On Men, Women, and the Rest of Us
“I know I’m not a man . . . and I’ve come to the conclusion that I’m probably not a woman, either. . . . . The trouble is, we’re living in a world that insists we be one or the other.” With these words, Kate Bornstein ushers readers on a funny, fearless, and wonderfully scenic journey across the terrains of gender and identity. On one level, Gender Outlaw details Bornstein’s transformation from heterosexual male to lesbian woman, from a one-time IBM salesperson to a playwright and performance artist. But this particular coming-of-age story is also a provocative investigation into our notions of male and female, from a self-described nonbinary transfeminine diesel femme dyke who never stops questioning our cultural assumptions.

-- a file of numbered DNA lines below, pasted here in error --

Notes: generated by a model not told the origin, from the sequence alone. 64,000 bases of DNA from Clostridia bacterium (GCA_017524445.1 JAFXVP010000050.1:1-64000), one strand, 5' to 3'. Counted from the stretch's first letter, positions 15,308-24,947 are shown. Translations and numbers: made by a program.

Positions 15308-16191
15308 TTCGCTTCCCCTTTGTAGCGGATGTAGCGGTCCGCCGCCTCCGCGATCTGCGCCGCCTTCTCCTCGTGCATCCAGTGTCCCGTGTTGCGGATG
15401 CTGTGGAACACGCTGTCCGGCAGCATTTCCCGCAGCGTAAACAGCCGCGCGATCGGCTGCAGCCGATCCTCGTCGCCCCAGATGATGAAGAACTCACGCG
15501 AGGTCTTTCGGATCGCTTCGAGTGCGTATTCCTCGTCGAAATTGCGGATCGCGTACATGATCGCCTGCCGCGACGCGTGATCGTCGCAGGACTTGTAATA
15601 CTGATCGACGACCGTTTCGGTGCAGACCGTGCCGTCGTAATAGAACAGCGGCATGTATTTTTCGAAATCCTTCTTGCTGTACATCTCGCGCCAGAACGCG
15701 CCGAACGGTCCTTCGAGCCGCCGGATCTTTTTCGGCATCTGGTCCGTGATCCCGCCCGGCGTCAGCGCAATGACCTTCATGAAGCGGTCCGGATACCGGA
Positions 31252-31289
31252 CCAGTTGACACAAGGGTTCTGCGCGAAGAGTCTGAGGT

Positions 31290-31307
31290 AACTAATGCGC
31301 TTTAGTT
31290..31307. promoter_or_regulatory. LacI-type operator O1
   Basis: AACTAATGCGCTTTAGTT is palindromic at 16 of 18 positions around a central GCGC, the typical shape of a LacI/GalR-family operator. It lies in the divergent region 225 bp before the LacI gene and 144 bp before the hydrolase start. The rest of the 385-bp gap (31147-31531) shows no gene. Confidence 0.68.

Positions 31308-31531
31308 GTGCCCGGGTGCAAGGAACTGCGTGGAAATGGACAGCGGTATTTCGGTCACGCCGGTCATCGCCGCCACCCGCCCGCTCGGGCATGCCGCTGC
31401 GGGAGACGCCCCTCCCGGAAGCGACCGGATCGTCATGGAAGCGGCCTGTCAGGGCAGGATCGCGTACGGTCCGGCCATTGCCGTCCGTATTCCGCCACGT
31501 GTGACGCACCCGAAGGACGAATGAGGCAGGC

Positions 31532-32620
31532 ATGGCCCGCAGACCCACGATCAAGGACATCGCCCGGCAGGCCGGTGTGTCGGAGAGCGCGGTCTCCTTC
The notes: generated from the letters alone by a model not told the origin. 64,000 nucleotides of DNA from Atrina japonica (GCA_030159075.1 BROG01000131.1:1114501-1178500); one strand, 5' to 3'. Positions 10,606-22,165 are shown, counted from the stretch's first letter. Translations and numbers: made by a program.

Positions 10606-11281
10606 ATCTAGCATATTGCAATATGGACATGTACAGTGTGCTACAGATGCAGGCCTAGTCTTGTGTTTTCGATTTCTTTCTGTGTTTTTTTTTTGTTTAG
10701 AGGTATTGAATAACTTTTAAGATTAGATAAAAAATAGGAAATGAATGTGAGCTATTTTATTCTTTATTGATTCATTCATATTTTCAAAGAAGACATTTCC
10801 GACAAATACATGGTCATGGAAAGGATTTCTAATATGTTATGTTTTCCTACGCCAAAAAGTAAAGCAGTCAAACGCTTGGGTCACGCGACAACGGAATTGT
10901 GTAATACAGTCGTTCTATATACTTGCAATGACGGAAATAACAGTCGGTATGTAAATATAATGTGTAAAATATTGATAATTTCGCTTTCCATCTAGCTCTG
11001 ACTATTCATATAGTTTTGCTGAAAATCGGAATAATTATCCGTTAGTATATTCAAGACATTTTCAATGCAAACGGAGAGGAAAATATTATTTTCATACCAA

Gender Outlaw was decades ahead of its time when it was first published in 1994. Now, some twenty-odd years later, this book stands as both a classic and a still-revolutionary work—one that continues to push us gently but profoundly to the furthest borders of the gender frontier.
With a new introduction